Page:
3. Just thought of another question.

    What about Lentil Sprouts?

    Or any other of the Sprouts?

    I think I read somewhere that being germinative they’re NOT toxic…is that right?

  4. Hi Paul. I’m getting your book in about a week or so. I’ve been wondering, since it is hard to find tapioca, plantains and taro in Slovenia, could their flours still be used as a substitute? Best, N.

  5. I know you say to avoid oats but are gluten free steel cut oats acceptable or should oats be avoided all together?

    • Hi Michelle,

      These are judgement calls, I think in our book we gave oats a grade of C and rated them the safest grain after rice. You have to decide how stringent you want to be.

      Best, Paul

  6. Hi paul, i have a question regarding supplements, can you guide me when is the best time of the day to supplement. Do you have any strategies?

  7. Thank you Paul, i read your book and it helped me a lot.

  8. Hi Paul,
    I read your fascinating book. Seems reasonable to me,
    whatever that means.
    What about all those doctors: Greger, Fuhrman, Ornish, McDougal Esselstyn, the China Study; They all present scientific papers as proof of: Vegan is best. Whole grains and Beans are the healthiest foods on earth. Animals, Eggs, Milk Products, Saturated fats: The worst foods. I would have liked to have science based comments on that ideology in your book.
    Could you comment here?

    • Hi Inbal,

      I think the benefits of those diets, where they exist, are due to switching from processed foods (sugar, starch, oil, no micronutrition) to natural whole foods. But among natural whole food diets, the vegan/plant-based diets are inferior to PHD.

      Best, Paul

  9. Hi Paul,
    Any thoughts on this study linking low gluten diets to higher risk of type 2 diabetes?

    • Hi Jorge, it’s just observational finding an association. It looks to me like the association is between higher gluten and higher fiber intake overall, which is a protective factor for diabetes. That’s no reason to change PHD recommendations as foods like potatoes, fruits and vegetables are high in fiber. Best, Paul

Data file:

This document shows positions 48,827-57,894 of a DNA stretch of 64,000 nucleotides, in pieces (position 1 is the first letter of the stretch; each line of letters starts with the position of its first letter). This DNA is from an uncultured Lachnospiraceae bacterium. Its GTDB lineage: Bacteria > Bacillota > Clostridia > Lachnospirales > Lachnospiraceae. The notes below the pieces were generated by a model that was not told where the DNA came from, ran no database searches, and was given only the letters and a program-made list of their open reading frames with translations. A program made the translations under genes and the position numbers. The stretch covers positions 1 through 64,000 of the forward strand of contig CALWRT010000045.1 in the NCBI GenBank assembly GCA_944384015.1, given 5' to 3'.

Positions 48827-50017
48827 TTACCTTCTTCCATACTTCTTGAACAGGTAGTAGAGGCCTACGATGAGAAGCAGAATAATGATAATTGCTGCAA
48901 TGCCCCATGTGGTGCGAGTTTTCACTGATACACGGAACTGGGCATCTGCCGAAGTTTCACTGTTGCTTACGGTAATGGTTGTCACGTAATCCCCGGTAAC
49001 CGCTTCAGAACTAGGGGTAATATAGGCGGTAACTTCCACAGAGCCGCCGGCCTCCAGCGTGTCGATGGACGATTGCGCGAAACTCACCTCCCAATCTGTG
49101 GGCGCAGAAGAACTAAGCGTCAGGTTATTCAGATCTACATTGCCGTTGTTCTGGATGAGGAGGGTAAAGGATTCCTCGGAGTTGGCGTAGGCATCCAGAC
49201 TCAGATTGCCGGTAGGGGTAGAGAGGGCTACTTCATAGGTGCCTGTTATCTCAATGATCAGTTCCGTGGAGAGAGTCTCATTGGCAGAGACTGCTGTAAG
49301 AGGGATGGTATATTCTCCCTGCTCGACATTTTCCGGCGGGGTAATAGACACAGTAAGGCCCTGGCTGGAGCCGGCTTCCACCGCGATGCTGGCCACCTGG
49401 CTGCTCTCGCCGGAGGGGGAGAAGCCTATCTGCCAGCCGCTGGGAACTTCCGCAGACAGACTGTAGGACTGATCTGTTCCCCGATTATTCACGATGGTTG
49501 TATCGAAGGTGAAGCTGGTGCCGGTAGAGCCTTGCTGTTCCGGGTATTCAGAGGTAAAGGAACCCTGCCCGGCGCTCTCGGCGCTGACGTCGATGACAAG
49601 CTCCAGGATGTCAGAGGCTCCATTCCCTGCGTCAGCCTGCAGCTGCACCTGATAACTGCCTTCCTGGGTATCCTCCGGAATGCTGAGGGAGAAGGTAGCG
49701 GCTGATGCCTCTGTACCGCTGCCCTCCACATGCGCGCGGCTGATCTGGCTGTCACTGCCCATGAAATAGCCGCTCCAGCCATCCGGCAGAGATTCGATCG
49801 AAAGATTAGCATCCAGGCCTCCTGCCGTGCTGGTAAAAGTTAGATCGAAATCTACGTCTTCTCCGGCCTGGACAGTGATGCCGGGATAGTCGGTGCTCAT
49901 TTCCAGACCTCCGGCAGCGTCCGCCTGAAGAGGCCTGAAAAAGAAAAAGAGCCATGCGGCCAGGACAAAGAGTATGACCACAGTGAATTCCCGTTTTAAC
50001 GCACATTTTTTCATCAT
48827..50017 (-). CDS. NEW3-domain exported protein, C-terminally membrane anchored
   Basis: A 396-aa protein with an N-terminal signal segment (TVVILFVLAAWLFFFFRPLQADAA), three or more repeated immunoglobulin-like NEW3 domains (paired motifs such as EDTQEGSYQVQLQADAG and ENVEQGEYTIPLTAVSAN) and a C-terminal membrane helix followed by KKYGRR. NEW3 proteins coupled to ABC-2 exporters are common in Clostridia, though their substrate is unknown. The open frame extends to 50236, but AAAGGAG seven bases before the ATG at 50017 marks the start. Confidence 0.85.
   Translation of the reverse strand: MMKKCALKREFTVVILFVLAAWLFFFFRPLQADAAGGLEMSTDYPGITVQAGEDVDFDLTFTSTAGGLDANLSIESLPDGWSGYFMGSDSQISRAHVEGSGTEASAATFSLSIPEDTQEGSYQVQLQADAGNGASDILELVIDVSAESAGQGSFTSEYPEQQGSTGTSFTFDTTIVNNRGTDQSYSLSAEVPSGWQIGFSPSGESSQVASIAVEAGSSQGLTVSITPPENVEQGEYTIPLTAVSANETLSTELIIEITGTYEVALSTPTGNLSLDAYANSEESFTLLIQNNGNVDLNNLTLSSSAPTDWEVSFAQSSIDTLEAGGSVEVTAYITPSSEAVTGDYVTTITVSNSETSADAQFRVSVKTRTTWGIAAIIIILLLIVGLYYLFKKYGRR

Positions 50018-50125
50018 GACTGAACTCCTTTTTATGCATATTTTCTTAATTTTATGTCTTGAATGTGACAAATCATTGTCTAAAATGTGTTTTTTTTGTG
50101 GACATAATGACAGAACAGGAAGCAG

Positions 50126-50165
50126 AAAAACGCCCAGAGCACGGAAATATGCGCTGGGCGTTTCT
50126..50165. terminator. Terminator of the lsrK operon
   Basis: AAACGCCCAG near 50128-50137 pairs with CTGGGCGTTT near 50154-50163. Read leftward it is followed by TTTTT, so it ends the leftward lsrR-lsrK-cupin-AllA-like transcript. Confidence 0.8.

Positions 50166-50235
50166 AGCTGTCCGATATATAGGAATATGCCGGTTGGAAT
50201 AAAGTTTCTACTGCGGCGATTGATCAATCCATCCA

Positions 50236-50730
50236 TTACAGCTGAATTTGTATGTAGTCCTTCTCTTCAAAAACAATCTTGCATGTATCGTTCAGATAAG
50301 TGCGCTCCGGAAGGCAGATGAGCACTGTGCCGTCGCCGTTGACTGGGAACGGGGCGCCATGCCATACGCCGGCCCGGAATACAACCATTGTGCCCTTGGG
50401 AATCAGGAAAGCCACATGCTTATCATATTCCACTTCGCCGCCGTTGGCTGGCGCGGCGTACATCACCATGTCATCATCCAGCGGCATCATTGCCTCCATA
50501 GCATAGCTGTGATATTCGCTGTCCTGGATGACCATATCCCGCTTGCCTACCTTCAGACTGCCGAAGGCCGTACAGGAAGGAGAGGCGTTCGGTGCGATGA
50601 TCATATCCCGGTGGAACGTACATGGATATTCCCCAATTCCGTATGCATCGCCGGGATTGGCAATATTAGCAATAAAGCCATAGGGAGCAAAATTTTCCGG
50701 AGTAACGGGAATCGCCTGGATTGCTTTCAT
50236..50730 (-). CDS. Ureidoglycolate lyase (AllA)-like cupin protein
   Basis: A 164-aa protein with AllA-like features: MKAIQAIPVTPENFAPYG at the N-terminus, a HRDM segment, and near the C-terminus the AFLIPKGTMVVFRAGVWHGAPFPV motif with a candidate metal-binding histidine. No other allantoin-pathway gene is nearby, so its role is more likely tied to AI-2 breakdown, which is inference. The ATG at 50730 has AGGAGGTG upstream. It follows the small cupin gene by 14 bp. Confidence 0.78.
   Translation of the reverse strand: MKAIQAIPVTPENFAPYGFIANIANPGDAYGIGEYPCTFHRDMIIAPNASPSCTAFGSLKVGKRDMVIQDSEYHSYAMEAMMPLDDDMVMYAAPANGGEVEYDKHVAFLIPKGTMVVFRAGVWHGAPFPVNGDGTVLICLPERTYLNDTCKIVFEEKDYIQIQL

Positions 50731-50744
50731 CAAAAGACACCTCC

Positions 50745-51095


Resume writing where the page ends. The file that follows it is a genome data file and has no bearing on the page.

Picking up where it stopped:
10. Hi Paul, I tried the diet but did poorly due I think to lack of insoluble fiber (I don’t do well on soluble). Do you know of a safe source of insoluble fibre, even if in supplement form?

    Thank you.

  11. Hi Paul, What about Mercola’s argument against too much fruit, being that you should stick to 15g a day and that Fructose is metabolised by the liver and potentially harmful.
    Just want to know your thoughts on this?


    • Hi Matt,

      PHD recommends getting about 15% of carbs from fructose, see the book for why that is optimal, and that translates to about 25 g per day. It’s possible that Mercola got the 15g a day from us as on his lower-carb diet that is about 15% of carbs also.

      Best, Paul

  12. Paul,

    Is Creatine supplementation acceptable with the diet? I used to take it in the morning but have heard that you frown on that. Can I take the supplement at night?

  13. Hi Paul. I have struggled with Candida and Gut Dysbiosis for over 25 years, so any new approach is very welcome! Does your book have any specific guide lines for yeast infections ? I’m aware you suggest 600-800 carb calories for Candida issues ( which seems immense compared with anything I’ve tried before ! ) but can you advise Fat and Protein levels too please ?
    John ( U.K )

    • Hi John,

      My problems went away on PHD, so I think it’s very effective for those issues. I would advice reading our book and following its advice, or read this page (The Diet) and the Recommended Supplements page.

      Best, Paul

  14. hello,

    I just rread through the book today I do think I will be implementing a lots of what in it.

    I have two questions for you
    1) what supplement brands do you recommend?
    2) when it comes to fasting is just a bulletproof coffee in the morning considered breaking the fast?